Dong’s road to the U.S. wasn’t easy. During his early years in China, the government forced him to leave his family and become a farmer. During that time, he faced hardship and experienced the Lord’s provision, gaining a personal knowledge of the Lord and vowing to follow wherever He would lead. Soon after, Dong was selected by the government to study at a university and pursue medical degrees. He continued to seek God’s will and glorify Him, even while living in communist China.
“As I look back … I see how God has been with me all along the way,” Dong said, expressing confidence that God will continue to guide him in the years to come.
For more information on the NCMO, visit ncmissionsoffering.org.
by Diana Chandler
ORYOL, Russia (BP) — Missionaries Donald and Ruth Ossewaarde always suspected their Gospel ministry in Oryol, Russia, wouldn’t last when they began in 2002, he told Baptist Press by telephone from his home in the central Russian town of 320,000.
But he had not expected to be among the first people arrested under Russia’s new law prohibiting organizations from evangelizing outside church walls and without a government permit.
Two weeks after police interrupted Ossewaarde’s Sunday morning Bible study in his home with 15 students, arrested him and fined him 40,000 rubles, about $600, the Independent Baptist missionary said he will leave the country amid veiled threats against his life, even though he has appealed the charges against him.
“I really think that the political situation in Russia has reached a point where they are going to, one way or the other, they’re going to get rid of me,” he told BP. “So I really decided to end my operations here. It’s sad because there are people here that really enjoy what we do. It’s a big part of their life.”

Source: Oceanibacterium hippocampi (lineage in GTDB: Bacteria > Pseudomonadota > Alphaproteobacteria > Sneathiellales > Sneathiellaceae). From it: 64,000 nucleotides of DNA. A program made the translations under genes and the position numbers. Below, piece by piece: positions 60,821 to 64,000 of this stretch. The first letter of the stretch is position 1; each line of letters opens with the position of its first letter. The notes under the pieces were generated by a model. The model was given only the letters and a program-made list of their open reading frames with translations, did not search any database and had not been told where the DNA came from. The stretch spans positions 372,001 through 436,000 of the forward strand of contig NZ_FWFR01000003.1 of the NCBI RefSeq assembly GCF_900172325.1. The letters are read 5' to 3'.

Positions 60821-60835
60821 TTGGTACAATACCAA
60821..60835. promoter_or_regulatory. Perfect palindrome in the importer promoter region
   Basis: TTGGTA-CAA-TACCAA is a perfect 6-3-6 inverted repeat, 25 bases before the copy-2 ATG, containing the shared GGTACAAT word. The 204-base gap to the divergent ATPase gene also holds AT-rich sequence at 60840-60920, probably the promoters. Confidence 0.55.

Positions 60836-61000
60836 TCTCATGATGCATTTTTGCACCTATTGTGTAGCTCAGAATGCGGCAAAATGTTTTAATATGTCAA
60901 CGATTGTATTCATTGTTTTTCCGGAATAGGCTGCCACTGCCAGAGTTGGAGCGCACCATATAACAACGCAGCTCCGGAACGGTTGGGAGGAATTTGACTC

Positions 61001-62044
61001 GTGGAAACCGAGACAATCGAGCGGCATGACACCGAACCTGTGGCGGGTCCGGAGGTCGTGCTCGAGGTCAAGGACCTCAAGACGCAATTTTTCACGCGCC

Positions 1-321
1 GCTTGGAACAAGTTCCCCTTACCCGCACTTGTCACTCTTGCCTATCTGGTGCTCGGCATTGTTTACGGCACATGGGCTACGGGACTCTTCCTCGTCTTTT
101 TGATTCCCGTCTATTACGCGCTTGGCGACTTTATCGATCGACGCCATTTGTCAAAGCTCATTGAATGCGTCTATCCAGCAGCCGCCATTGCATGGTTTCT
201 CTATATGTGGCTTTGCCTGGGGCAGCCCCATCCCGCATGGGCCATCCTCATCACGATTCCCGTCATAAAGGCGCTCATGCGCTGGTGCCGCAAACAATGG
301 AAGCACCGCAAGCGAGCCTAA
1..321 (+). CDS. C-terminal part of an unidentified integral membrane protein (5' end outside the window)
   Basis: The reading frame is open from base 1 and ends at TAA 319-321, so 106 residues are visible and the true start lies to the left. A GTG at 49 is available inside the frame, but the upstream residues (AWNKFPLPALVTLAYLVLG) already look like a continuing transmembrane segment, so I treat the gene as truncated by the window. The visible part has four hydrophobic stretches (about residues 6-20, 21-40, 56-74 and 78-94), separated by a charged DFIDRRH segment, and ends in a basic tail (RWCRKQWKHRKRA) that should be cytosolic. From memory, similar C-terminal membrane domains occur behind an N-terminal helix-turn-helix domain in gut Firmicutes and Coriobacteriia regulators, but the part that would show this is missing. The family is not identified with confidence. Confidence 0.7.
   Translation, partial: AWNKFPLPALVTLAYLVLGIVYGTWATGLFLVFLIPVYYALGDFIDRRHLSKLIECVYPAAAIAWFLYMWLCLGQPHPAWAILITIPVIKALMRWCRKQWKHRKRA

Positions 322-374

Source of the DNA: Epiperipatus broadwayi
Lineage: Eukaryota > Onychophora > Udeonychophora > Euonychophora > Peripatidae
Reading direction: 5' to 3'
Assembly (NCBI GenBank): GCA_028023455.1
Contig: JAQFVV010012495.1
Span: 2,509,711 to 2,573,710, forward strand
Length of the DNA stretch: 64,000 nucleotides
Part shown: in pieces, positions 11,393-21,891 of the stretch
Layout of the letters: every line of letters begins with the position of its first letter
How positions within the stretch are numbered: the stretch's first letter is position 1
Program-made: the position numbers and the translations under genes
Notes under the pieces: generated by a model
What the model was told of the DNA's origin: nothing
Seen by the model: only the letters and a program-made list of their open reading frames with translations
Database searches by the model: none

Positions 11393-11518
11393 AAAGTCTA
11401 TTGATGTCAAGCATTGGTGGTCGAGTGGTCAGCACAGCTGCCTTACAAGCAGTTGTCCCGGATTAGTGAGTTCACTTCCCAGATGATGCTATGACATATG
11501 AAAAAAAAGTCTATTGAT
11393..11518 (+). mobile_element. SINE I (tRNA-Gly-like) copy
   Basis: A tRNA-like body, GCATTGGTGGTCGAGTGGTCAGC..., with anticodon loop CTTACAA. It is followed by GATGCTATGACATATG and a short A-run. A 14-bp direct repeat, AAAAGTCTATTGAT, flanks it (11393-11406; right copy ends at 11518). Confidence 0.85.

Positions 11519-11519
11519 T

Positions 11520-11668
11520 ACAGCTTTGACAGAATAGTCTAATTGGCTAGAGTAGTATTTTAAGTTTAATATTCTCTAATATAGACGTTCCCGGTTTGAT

Ossewaarde has conducted street evangelism, distributed printed materials and held weekly Bible studies and prayer meetings in his home. He has ended those outreaches, is awaiting a court date for his appeal, is trying to sell his apartment and house, and is making plans to return to the U.S.
“I’m very sad,” he said. “This is a dream that I’ve been living for 22 years since the first time I visited in 1994. It took a year or two for me to realize God was calling me to come over permanently, because I had just been making visits. In 1996 I realized this was my calling.”
As an Independent Baptist, he travelled the U.S. for several years to raise financial support among churches for the mission before moving to Ukraine in 1999 and Oryol, Russia, three years later.
“This has been my life, what I’ve lived for,” he said. “I guess we expected from the beginning that this wasn’t going to last. I guess we were surprised that it lasted as long as it did. But now it just seems like the window and the door of opportunity is finally closing.”
He has referred his Bible study participants and others to the Russian Baptist Church.
“But still,” he said of the Christians, “they’re just devastated.”
Ossewaarde was arrested Aug. 14 and forced to attend a hearing in the city’s Railway District Court that same day, with the representation of a court-appointed attorney who advised him to accept the verdict, pay the fine and leave the city, because anything might happen to him and his family, according to a press release on Ossewaarde’s website.